The next, you're in a clearing,

surrounded by what you can only assume

are a few thematic variations

of The Ghost Of Who You Could Have Been

Had You Just Paid A Little More Attention

And Followed Directions.

One of them

(strangely enough, the best dressed one

in the best physical shape and still

with the kindest expression on his face)

steps forward with one of those Blackberries

or maybe even one of those

I-phones everyone's been talking about:


here's where you

first really fucked up,

but could still have

possibly recovered.

Then here,


here, here

and here,

oh, and then here.

But, pretty much by that time

you were just making the same mistake

over and over and there was

no real hope

of getting out of

the hole."

-Jason Ryberg, 2009



Remember that breakfast one November-
Cold black grapes smelling faintly
Of the cork they were packed in,
Hard rolls with hot, white flesh,
And thick, honey sweetened chocolate?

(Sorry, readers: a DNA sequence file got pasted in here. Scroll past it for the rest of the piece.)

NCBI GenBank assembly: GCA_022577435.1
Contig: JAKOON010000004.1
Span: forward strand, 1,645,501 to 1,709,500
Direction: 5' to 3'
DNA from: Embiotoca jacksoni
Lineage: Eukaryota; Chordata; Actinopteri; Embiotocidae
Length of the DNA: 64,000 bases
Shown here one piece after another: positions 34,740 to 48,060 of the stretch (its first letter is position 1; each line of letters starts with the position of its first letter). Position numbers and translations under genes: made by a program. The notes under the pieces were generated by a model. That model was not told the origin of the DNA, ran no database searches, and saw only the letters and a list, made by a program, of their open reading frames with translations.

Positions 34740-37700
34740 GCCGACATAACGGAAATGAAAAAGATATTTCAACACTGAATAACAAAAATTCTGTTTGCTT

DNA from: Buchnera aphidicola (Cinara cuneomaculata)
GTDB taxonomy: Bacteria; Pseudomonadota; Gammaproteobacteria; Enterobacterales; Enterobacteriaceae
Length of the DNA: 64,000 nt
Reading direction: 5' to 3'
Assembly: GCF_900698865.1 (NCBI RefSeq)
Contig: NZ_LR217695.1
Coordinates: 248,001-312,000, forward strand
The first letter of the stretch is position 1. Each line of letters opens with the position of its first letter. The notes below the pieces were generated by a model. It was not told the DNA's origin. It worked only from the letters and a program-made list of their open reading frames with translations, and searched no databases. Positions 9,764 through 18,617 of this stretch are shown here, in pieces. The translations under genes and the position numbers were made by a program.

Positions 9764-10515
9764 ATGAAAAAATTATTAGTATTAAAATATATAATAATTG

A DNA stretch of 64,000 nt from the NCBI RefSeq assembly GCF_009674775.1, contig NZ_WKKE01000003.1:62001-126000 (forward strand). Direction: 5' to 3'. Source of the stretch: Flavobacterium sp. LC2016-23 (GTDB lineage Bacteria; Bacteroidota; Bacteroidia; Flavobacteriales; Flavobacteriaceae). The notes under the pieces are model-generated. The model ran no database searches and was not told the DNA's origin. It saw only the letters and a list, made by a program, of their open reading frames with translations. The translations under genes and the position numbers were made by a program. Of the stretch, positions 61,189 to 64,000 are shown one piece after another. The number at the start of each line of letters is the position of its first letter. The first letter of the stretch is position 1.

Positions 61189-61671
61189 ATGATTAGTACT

And the parties at night; the gin and tangos?
The torn hair nets, the lost cuff links?
Where have they all gone to,
The beautiful girls, the abandoned hours?
They said we were lost, mad and immoral,
And interfered with the plans of management.
And today, millions and millions, shut alive
In the coffins of circumstance,
Beat on the buried lids,
Huddle in the cellars of ruin, and quarrel
Over their own fragmented flesh.

-Kenneth Rexroth

Friday, October 23, 2009



Of all implements, the pitchfork was the one
That came near to an imagined perfection:
When he tightened his raised hand and aimed with it,
It felt like a javelin, accurate and light.

So whether he played the warrior or the athlete
Or worked in earnest in the chaff and sweat,
He loved its grain of tapering, dark-flecked ash
Grown satiny from its own natural polish.

Riveted steel, turned timber, burnish, grain,
Smoothness, straightness, roundness, length and sheen.
Sweat-cured, sharpened, balanced, tested, fitted.
The springiness, the clip and dart of it.

And then when he thought of probes that reached the
He would see the shaft of a pitchfork sailing past
Evenly, imperturbably through space,
Its prongs starlit and absolutely soundless --

But has learned at last to follow that simple lead
Past its own aim, out to an other side
Where perfection - or nearness to it - is imagined
Not in the aiming but the opening hand.

-Seamus Heaney

Thursday, October 22, 2009


True night having finally arrived and settled in
for this leg of our long cross-country haul;
all cold, black infinitudes and Lovecraftian
expanses of time, the headlights of the truck
barely illuminating the road ahead,
no signs of civilization anywhere and I'd swear